Salient. An Organ of Student Opinion at Victoria College, Wellington, N.Z. Vol. 1, No. 14 July 6, 1938
War in Spain
War in Spain
Franco's Cause Debated
I have been paid the tribute by "Salient" of being asked to record a few impressions of last Friday night's historic debate on the Spanish situation. I should explain that I am a comparative newcomer to Wellington, unacquainted with "Salient" and its preoccupation with Questions That Matter, and was judged on that account, I believe, to be peculiarly fitted for the role of impartial onlooker.
Briefly, the debate was "That this house lends its support to General Franco and his Cause." The affirmative was taken by Mr. B. J. Barnao and Mr. P. McGavin, the negative by Mr. A. H. Scotney and Mr. J. D. Freeman; Mr. J. B. Aimers was in the chair and Mr. W. P. Rollings was judge. I was given to understand has the debate originated from a challenge hurled at "Salient" by Mr. Barnao.
After referring to the difficulty of arguing in the face of two years of propaganda through "The Dominion" and "Evening Post," plus the efforts of "Salient," Mr. Barnao kicked off with the premise that Franco had come to restore law and order where there was nothing but chaos there being for all practical purposes no Government in Spain in 1936. Mr. Barnao quoted in support of his arguments the U.S. Constitution, the constitution of the Spanish Republic, the London "Times" and a long list of alleged outrages to prove that following the election in 1936 of the People's Government there existed nothing but disorders throughout Spain. The Government did not make the slightest endeavour to restore order and the only alternative to anarchy and chaos was he rising of the army under Franco.
A Legal Government.
Mr. Scotney disparaged Mr. Barano's claim that the people of Spain rose to a man in support of Franco. If General Franco had three nations assisting him in addition to his Moors, a steady supply of modern muntions of war, and the people of Sapin to a man, who, hen, was he fighting" Quoting Gunther, Mr. Scotney claimed that the tragic events of 1936 had been precipitated largely by the untenable positions of the army and the church. The Government, moreover, was properly constituted and entirely legal, and at the time of Franco's rebellion there was no danger of a Communist uprising. "Franco." said Mr. Scotney, "is driving Spain, with weapons of modern warfare, back to the middle ages."
Furthering Mr. Barnao's statement that the People's Government was absolutely incapable of governing, Mr. McGavin quoted at great length and gave verse and chapter where breaches of the constitution had been commited. Franco was reluctant to rebel but when it became a matter of patriotic necessity he came forward to save the republic.
Mr. Freeman, who in the first few minutes of his address was thrown out of his stride by an interjector, and appeared almost on the point of walking off, quoted St. Thomas Aquinas to prove that no Spanish Catholic could be true to his faith and at the same time conscientiously support Franco. It was remarkable that he Basque people, true Catholics at heart, were unanimously supporting the Government.
First member to speak from the floor was Mr. Wah, who said that Franco stood for nothing but personal ambition and defence of a minority.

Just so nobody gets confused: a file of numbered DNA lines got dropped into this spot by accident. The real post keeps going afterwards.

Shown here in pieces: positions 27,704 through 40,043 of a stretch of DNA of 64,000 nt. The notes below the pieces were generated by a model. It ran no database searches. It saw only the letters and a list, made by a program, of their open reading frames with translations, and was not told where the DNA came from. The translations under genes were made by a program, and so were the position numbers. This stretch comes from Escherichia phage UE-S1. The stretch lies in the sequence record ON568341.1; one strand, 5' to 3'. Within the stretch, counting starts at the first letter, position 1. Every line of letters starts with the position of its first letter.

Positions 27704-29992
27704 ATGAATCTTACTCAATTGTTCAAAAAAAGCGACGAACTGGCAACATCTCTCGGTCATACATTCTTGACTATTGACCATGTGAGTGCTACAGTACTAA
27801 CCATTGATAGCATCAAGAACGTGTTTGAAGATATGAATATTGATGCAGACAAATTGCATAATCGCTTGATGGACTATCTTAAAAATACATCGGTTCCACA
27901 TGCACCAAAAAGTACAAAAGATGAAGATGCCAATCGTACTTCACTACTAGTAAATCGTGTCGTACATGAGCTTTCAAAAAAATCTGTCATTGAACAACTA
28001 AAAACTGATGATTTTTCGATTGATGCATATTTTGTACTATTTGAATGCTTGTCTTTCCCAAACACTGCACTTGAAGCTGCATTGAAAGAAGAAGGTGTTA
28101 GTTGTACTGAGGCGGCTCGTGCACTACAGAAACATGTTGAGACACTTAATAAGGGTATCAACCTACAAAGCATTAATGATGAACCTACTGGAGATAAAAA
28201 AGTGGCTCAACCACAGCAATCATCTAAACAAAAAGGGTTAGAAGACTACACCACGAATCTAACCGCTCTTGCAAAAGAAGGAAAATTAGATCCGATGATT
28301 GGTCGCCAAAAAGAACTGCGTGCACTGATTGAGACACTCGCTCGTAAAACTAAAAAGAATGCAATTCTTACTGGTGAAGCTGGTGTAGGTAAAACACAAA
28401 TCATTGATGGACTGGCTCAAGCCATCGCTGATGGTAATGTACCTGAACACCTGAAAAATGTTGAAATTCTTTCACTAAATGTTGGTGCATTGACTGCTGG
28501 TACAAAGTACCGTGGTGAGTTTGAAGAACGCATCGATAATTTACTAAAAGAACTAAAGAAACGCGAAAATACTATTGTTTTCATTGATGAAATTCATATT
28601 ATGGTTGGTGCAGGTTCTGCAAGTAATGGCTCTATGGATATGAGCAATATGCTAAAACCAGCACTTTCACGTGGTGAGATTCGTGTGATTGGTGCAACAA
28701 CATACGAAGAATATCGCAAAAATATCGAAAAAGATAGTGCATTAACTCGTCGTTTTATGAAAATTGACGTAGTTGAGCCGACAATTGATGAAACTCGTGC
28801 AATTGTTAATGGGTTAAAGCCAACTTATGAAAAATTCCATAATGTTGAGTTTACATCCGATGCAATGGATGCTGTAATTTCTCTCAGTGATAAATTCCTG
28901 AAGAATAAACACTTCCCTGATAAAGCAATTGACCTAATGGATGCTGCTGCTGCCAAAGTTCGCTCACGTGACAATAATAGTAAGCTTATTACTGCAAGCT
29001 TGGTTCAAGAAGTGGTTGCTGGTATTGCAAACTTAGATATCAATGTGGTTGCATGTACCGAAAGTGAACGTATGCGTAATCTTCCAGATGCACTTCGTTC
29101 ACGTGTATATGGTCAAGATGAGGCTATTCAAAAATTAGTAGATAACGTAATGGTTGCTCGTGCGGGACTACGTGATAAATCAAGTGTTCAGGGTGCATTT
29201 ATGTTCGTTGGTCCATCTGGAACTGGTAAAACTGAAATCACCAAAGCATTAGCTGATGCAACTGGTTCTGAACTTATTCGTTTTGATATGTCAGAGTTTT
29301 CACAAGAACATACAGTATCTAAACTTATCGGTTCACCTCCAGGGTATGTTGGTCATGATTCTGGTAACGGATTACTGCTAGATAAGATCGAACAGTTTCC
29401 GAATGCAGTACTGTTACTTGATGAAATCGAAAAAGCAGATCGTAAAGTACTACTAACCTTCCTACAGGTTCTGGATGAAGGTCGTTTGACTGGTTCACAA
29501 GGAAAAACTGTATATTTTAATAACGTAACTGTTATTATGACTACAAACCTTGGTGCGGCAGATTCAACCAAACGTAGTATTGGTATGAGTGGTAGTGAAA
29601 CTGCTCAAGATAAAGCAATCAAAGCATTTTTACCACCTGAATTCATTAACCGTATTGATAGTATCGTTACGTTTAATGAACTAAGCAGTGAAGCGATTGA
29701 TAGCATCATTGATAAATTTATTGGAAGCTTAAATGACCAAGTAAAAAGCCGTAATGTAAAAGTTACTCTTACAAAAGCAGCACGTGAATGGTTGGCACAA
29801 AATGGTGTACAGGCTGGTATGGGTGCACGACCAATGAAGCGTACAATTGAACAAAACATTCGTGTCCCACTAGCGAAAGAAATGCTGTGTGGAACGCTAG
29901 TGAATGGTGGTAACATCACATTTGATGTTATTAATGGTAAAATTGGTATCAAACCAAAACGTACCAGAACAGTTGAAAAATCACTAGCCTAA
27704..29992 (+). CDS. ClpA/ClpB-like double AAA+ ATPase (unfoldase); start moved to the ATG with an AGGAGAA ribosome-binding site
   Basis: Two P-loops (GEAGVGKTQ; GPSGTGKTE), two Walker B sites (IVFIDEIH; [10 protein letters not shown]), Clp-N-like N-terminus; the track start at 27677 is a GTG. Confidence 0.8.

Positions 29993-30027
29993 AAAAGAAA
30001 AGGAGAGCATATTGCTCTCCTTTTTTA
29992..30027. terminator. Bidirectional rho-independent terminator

New Zealand's Precedent.
Mr. Ongley pointed out that many of the authorities quoted by previous speakers had obviously been influenced by their personal views, and personal impressions of what they had seen in Spain. Franco was fully justified in rising, and a precedent for the use of foreign troops was New Zealand's participation in the Boer War.
Mr. McDonald appeared very upset by the actions of a gentleman in the military whom he referred to as "General Ashtray." and who had said "down with inelligence," also by he fact hat a cabaret in which more depraved members of the bourgeoise had been abandoning themselves to low pleasures had been owned and operated by Spanish clergy.
Mr. Tahiwi said it was not so much a difference of religion in Spain as a schism between Socialist and anti-Socialist sections. Franco might be fighting for his faith but Government forces were fighting for Spain as well; Mr. O'Connor that there had been a Communist rising in 1934 in the Asturias, and Franco was fighting the menace of Communism; and Mr. Bergin that Franco was fighting for his faith, not for personal benefit.
In his replay, Mr. Scotney dealt at some length with the arguments raised [unclear: be] his opponents remarking that it seemed anybody who dared openly to uphold the principles of 19th century liberalism was labeled a Red. The Government had endeavored to institute a humanitarian, progressive regime, and the fight of the Spanish people for humanitarian progressive principles would go down as one of the epics of history.
There was mild Hurry when Mr. Barano in his reply accused his opponents of insulting the Catholie Church. When points of order and privilege had been settled, Mr. Barnao said that the so-called Spanish Government had become progressively the tool of the Communist International. The fact remained that the Government could not and did not govern. Franco had the support of the greater part of the people of Spain. Was it possible for him to govern two-thirds of the country without that support?
When put to the crowed house and to the society Mr. Barnao's proposition was decisively defeated. The judge, Mr. Rollings, gave the honor of best speaker to Mr. Freeman with Mr. Scotney second and Mr. [unclear: Tahiwai] third.